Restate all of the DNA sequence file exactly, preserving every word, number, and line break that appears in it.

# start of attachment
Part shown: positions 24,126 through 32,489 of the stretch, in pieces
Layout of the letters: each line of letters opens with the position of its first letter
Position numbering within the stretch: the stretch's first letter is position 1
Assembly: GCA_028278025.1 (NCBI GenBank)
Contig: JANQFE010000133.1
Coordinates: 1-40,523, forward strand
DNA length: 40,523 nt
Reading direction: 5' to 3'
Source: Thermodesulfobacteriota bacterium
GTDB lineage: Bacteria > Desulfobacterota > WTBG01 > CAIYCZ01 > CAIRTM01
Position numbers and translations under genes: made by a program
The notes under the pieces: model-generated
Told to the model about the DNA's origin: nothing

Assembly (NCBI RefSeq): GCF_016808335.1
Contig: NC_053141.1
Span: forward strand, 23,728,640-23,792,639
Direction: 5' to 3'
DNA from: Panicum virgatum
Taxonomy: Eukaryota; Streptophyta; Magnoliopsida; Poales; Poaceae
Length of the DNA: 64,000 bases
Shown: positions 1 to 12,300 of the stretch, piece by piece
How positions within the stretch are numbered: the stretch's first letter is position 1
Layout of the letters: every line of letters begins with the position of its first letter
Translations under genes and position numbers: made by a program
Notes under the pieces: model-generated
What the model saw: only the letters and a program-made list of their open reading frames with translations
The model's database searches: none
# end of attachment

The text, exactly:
Part shown: positions 24,126 through 32,489 of the stretch, in pieces
Layout of the letters: each line of letters opens with the position of its first letter
Position numbering within the stretch: the stretch's first letter is position 1
Assembly: GCA_028278025.1 (NCBI GenBank)
Contig: JANQFE010000133.1
Coordinates: 1-40,523, forward strand
DNA length: 40,523 nt
Reading direction: 5' to 3'
Source: Thermodesulfobacteriota bacterium
GTDB lineage: Bacteria > Desulfobacterota > WTBG01 > CAIYCZ01 > CAIRTM01
Position numbers and translations under genes: made by a program
The notes under the pieces: model-generated
Told to the model about the DNA's origin: nothing

Assembly (NCBI RefSeq): GCF_016808335.1
Contig: NC_053141.1
Span: forward strand, 23,728,640-23,792,639
Direction: 5' to 3'
DNA from: Panicum virgatum
Taxonomy: Eukaryota; Streptophyta; Magnoliopsida; Poales; Poaceae
Length of the DNA: 64,000 bases
Shown: positions 1 to 12,300 of the stretch, piece by piece
How positions within the stretch are numbered: the stretch's first letter is position 1
Layout of the letters: every line of letters begins with the position of its first letter
Translations under genes and position numbers: made by a program
Notes under the pieces: model-generated
What the model saw: only the letters and a program-made list of their open reading frames with translations
The model's database searches: none